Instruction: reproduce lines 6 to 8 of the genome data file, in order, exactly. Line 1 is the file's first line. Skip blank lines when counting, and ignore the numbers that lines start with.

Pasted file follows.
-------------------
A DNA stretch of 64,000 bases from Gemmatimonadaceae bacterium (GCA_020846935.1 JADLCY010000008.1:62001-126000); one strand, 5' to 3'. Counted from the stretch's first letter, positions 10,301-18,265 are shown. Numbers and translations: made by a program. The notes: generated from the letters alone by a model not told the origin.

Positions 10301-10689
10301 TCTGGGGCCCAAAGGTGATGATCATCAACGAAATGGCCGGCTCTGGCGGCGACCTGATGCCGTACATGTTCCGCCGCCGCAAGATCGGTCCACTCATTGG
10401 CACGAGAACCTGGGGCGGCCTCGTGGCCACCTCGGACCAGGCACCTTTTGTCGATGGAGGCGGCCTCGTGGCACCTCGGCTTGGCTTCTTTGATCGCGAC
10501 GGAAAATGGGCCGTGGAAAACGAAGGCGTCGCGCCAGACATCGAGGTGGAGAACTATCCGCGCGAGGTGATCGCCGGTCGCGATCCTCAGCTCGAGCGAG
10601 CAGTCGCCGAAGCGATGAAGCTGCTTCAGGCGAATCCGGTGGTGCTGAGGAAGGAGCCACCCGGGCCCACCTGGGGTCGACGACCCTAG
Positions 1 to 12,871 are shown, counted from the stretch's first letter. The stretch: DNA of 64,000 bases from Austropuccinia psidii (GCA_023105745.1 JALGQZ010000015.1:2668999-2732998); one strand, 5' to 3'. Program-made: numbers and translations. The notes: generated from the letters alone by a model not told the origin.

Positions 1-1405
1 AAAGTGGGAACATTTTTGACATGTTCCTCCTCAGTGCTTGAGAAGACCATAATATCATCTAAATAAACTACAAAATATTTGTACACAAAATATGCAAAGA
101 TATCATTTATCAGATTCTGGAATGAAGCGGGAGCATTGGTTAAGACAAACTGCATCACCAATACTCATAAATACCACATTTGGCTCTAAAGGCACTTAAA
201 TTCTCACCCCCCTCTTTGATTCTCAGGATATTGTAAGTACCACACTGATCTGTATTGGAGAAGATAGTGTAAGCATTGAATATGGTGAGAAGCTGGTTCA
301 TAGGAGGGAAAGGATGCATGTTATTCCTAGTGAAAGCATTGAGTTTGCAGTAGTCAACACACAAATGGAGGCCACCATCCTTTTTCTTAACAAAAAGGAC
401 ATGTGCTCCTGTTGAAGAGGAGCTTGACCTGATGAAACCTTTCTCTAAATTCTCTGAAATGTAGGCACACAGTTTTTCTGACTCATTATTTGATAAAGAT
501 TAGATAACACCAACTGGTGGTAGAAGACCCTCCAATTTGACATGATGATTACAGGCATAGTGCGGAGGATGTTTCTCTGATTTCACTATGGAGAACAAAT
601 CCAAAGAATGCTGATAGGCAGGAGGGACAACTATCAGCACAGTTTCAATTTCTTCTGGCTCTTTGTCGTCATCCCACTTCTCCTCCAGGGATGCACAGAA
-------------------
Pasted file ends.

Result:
10601 CAGTCGCCGAAGCGATGAAGCTGCTTCAGGCGAATCCGGTGGTGCTGAGGAAGGAGCCACCCGGGCCCACCTGGGGTCGACGACCCTAG
Positions 1 to 12,871 are shown, counted from the stretch's first letter. The stretch: DNA of 64,000 bases from Austropuccinia psidii (GCA_023105745.1 JALGQZ010000015.1:2668999-2732998); one strand, 5' to 3'. Program-made: numbers and translations. The notes: generated from the letters alone by a model not told the origin.

Positions 1-1405